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Europe's fledgling biotech industry is showing signs of life. After a three-year financing drought, three biotechs have gone to the market with initial public offerings since March, raising nearly $300 million combined. Now as many as 50 private European biotechs are considering doing the same, according to Ernst & Young. At least half a dozen of those companies aim to tap the public markets within the next few weeks.
Sounds like a dream come true. But the companies -- and their venture-capitalist backers -- should pause, take a deep breath, and study the industry's history before setting off a biotech IPO frenzy. Thirty-nine European biotechs went public during the tech bubble of 2000, raising a combined total of nearly $4 billion. Four years later many shareholders are nursing huge losses after companies failed to deliver. Now investors want proof of real products, not just empty promises.
Only a handful of the biotech companies have top-tier management, rich pipelines, and cash in the bank. With no marketable products and no revenues, many are going public prematurely. "Rushing out of the gate too soon could damage already fragile investor confidence in European biotech," says Cathrin Petty, a director at venture-capital firm Apax Partners in London. "More advanced companies with strong management teams and deep pipelines should be the ones to lead the way."
Of course, there are some good European biotech companies out there. But the disappointing performance of the first three to get out the door may block the better companies from coming to market. Ark Therapeutics, the first biotech in Europe to do an IPO since 2001, has seen its stock price fall by 25% since its Mar. 3 offering. Shares of Switzerland's Basilea, which went public on Mar. 25, have dropped 14%. And the third one to do an IPO, Britain's Vectura Ltd., raised $36 million, $9 million less than expected, on June 25. Analysts say all three have an insufficient number of innovative late-stage products and relatively weak management.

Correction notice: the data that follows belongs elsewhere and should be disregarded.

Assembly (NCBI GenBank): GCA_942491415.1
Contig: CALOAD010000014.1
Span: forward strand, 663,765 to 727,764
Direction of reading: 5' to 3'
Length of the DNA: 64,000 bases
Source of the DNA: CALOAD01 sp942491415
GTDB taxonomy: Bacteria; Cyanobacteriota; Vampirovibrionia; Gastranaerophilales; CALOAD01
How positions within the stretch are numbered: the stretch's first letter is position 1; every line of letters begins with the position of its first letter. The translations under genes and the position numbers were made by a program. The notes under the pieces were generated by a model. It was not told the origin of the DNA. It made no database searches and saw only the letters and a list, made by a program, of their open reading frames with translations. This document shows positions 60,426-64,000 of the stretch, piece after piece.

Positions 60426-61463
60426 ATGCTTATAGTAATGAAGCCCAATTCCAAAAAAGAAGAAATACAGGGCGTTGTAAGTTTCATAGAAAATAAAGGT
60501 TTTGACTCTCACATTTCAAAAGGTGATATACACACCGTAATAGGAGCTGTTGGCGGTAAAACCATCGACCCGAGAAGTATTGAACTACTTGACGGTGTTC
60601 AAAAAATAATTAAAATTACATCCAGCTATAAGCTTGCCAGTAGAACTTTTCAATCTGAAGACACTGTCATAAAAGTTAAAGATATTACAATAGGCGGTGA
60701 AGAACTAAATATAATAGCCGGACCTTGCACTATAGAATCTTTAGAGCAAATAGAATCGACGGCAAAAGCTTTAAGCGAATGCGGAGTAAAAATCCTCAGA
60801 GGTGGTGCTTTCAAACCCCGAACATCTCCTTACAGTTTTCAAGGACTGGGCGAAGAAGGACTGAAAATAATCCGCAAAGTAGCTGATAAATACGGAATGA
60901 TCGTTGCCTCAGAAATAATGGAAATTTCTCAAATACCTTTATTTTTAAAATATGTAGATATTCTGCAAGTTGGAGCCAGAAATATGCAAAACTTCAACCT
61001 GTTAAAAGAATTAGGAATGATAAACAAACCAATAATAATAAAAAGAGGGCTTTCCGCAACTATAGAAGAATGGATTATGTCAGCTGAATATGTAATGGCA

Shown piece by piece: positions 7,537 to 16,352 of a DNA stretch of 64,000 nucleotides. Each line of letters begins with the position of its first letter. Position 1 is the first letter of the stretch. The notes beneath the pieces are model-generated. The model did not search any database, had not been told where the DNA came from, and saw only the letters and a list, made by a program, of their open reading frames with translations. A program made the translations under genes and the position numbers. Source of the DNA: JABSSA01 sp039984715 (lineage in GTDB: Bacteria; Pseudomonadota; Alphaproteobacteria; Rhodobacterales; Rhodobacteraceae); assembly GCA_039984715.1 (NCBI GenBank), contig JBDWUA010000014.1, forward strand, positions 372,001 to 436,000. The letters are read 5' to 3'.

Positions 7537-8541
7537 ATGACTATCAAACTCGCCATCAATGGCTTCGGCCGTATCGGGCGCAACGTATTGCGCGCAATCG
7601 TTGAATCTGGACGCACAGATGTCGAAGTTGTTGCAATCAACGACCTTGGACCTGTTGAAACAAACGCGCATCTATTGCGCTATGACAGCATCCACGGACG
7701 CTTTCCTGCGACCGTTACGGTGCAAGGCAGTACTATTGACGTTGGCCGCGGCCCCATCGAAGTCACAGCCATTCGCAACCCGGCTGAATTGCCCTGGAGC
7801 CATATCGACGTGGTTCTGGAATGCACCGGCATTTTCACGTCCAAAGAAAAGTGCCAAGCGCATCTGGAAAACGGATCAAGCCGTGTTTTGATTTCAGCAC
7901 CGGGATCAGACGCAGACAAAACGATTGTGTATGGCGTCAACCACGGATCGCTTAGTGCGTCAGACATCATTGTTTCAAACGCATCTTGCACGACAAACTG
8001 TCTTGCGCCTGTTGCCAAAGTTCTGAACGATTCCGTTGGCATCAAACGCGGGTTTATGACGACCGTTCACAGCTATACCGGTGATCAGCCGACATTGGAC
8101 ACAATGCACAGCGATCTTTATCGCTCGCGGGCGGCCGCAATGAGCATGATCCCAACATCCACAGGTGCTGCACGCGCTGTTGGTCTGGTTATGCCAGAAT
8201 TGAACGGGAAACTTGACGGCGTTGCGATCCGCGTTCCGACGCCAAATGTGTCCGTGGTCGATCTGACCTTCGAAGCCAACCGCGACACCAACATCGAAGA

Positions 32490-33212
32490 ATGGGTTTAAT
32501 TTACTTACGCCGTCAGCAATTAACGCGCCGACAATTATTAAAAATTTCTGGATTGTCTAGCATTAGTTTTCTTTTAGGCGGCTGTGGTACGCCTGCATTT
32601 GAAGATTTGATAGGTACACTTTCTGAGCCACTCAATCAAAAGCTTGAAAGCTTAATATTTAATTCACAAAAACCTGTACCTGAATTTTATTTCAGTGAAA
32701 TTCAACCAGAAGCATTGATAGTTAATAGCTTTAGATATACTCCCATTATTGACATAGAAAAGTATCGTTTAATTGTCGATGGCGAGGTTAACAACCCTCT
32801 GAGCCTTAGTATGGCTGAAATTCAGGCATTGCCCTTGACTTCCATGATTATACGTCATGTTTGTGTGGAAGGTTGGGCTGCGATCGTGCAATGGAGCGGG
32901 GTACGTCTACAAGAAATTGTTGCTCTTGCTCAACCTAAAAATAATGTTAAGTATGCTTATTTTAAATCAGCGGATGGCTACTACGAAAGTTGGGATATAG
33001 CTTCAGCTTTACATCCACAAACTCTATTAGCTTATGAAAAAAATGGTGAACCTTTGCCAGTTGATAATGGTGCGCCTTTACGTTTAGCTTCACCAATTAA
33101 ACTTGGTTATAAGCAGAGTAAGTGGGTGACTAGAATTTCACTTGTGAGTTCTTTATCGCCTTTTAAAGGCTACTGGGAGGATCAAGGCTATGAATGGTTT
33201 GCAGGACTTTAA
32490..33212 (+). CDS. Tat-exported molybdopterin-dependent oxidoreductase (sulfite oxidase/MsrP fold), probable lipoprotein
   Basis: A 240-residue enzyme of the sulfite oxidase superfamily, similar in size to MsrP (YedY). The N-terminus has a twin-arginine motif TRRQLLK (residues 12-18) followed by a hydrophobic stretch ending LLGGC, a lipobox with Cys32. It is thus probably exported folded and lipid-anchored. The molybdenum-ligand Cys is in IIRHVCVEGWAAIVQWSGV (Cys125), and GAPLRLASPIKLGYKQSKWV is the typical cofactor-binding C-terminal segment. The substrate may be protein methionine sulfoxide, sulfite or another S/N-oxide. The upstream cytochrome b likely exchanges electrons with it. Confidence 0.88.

Next up: Epigenomics, a Berlin diagnostic company that hopes to use genetic information from blood samples to identify diseases such as cancer earlier than is now possible. It aims to raise as much as $120 million in July. If Epigenomics, considered one of Germany's strongest private biotechs, fails to get out the door or raises less than hoped, the IPO dreams of biotechs waiting in the wings are likely to end.
Investors are wary for good reason. Unwilling to risk more cash, many VCs are underfunding their biotech companies. In turn, these cash-starved companies are forced to look to the capital markets for financing. "It's a vicious circle," says David Chiswell, founder of Cambridge Antibody Technology Group and current chairman of Britain's BioIndustry Assn. "Investors want biotechs with products, but underfunded companies find it almost impossible to deliver without sufficient venture financing."
Premature stock offerings often suit many venture firms just fine. Bringing a company to market not only offers an exit from a frequently loss-making investment, but also helps raise the venture capitalist's profile. Investment bankers say they're inundated with calls from biotechs desperate to list before the IPO window slams shut. And only the rare few are ready for prime time. "There's a real disconnect between what VCs think are ready to float and what investors want to buy," says a London banker. A frequently cited example is Britain's Evolutec, which is developing allergy treatments from the saliva of ticks. The company, which hopes to list in the coming weeks, only has one drug in clinical testing. Evolutec's CEO has been quoted as saying the time is right for an IPO.
One way to close that gap is for VCs to change the way they invest. Instead of drip-feeding many biotechs, a better approach might be to invest more in fewer companies. "Venture capitalists need to invest enough money so that biotechs can bridge the cycles," says William Powlett Smith, leader of Ernst & Young's Health Sciences Group in London. European biotech has massive potential. But if it is to be realized, both companies and the backers need to tackle the problems today. By Kerry Capell